Wednesday, July 16, 2014

Recent French Newspaper Article

I just received this French Newspaper article about the recent 70th anniversary of the death of my relative 1st Lt. William R. Perkins, a fighter pilot from Grand Rapids, MI.

It tells about Bill's unfortunate death on June 13, 1944. He was shot down and KIA while on a mission over Northern France.

My thanks to John Torchio, a fellow WWII researcher, for passing on my info and photos for use in the article!

The article mentions our video project and also gives out this blog's web address.

I used GOOGLE TRANSLATE to translate this news article. It may not be the perfect translation, but I believe it is very close:


Only Ed(on the right), the older brother of Bill (above), had the chance to return home. A DVD will come out, based on notes taken by Bill in a small notebook, who dreamed of being a writer.

70 years ago , the tragic death of young American Lt. Perkins.

On 13 June 1944, William Perkins, was flying his P-51 Mustang.

Age 23-year-old from Grand Rapids, state of Michigan (USA), a LT. in US Air Force, the young man left for a mission to Rennes, accompanied by three of his planes escapdron.

This day of June, around 6 am, the visibility is good and the weather clement.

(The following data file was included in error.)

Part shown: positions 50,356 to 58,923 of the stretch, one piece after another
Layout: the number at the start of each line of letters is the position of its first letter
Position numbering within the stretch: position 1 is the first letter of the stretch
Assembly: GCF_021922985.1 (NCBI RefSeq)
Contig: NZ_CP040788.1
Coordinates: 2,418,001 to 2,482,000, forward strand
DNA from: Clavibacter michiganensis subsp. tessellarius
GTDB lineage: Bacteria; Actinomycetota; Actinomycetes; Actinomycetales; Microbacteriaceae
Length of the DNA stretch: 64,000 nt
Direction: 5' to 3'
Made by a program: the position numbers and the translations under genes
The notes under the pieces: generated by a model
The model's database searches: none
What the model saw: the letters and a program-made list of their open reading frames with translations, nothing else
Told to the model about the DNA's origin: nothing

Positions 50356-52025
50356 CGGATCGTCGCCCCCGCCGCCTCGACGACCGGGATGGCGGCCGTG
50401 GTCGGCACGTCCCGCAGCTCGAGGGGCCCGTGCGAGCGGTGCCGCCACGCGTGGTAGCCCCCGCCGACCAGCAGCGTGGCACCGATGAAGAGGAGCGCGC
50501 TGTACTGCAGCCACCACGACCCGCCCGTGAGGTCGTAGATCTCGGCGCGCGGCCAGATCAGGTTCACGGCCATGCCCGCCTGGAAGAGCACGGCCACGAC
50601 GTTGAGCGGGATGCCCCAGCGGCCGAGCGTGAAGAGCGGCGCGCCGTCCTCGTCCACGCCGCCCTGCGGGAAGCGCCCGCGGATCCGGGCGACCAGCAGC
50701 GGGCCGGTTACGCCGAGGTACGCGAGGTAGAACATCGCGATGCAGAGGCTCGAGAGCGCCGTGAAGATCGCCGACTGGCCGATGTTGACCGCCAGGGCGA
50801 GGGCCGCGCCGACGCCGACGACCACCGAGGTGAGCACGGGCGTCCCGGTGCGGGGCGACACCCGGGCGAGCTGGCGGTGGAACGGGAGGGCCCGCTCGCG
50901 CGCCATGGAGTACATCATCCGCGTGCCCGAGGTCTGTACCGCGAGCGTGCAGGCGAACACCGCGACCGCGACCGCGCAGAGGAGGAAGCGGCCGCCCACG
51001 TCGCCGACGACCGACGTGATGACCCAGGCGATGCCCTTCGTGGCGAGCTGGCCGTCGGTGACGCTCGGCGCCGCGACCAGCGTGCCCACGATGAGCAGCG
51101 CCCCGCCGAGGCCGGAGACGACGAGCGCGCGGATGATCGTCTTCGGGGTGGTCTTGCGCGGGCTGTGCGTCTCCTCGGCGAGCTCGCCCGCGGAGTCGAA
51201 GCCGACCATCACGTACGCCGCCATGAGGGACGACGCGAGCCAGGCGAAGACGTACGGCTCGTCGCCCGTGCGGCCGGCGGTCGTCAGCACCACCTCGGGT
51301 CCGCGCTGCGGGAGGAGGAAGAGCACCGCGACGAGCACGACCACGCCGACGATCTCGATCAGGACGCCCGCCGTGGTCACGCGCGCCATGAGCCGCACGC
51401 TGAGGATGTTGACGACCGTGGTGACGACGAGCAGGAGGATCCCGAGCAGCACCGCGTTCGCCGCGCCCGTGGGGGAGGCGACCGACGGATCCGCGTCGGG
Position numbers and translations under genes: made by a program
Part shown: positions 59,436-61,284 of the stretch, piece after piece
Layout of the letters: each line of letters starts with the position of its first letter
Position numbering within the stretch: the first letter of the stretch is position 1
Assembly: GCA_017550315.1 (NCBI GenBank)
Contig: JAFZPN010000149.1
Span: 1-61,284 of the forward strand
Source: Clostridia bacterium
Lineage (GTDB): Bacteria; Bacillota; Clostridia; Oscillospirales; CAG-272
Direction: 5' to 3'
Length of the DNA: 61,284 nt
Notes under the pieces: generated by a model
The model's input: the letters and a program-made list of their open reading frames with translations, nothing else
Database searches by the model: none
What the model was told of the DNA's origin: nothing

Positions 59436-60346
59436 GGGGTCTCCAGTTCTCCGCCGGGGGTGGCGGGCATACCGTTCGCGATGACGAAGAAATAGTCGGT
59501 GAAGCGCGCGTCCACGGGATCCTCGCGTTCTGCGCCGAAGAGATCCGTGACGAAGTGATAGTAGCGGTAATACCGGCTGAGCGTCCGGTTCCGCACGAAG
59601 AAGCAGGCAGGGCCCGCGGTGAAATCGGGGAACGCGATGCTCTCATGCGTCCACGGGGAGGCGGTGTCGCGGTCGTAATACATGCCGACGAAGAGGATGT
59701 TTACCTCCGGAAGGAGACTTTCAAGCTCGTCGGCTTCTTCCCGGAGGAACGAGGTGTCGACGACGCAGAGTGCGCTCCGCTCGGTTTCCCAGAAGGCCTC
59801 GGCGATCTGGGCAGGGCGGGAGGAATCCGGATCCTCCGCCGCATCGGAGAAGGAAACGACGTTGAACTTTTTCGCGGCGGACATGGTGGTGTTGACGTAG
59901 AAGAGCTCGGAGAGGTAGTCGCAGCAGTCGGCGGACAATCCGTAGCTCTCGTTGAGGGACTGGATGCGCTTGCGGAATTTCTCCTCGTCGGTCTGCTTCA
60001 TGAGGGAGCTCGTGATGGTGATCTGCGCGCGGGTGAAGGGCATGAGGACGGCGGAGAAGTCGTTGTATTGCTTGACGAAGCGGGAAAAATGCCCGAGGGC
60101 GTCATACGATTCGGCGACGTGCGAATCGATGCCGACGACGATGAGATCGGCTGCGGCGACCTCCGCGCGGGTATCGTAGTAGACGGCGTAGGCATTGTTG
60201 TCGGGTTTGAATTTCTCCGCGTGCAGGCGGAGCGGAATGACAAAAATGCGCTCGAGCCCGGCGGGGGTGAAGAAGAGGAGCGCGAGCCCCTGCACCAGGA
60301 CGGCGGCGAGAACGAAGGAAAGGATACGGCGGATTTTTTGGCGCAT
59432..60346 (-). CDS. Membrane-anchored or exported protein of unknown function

Seeing a German column, the four planes descend to strafe.

One will fall at a place called the Mesnil-Rave.

Why, a highly experienced pilot, did he crash into the pole and power line and struck head-farm bakery and part of the house down the "Rave Mesnil," before crashing into the plant apple a hundred meters away?

Was it a response of enemies on the ground?

After many researches John Torchio, who grew up in the town, passionate history of the Second World War, announces the hypothesis "

"In these days of the landing, the pilots were very solicited. Could be a bad appreciation due to persistent fatigue"

Civilians happen on the scene.

Charles Simonson, a former camardes Bill, came in 1997 to unveil a plaque in memory of the dead monumnet the friend gone too soon.

A website created by Jon Teboe, his nephew, came in 2009 to fly over the scene and meet the last witnesses of the time, recounts the life of this hero of the shadow falls to Our Damepde Cenilly, so far of his native land.

Lt Perkins, after having been interred at the cemetery two months of the commune, based in American military land in St. James

Tuesday, July 8, 2014


One of the cool things about today's technology is being able to communicate directly with the members of the 354th Fighter Group on Facebook. I am friends with a few of the guys and their families on Facebook.

I just found this post from Charles Hawley, a fighter pilot from the 354th. It made me happy to read it again.

And what a unique adventure it has been to interview and create the videos to give these guys the credit they deserve!

(You know you can find hours of our video segments on youtube - where they have reached over 100,000 views!)

I am glad these guys are getting a chance to see that people still care about what they achieved in the 1940s!

All the best to you , Chuck Hawley!

Saturday, June 21, 2014

CAPTAIN JACK G. ROWLETT - 354th Fighter Group Flight Officer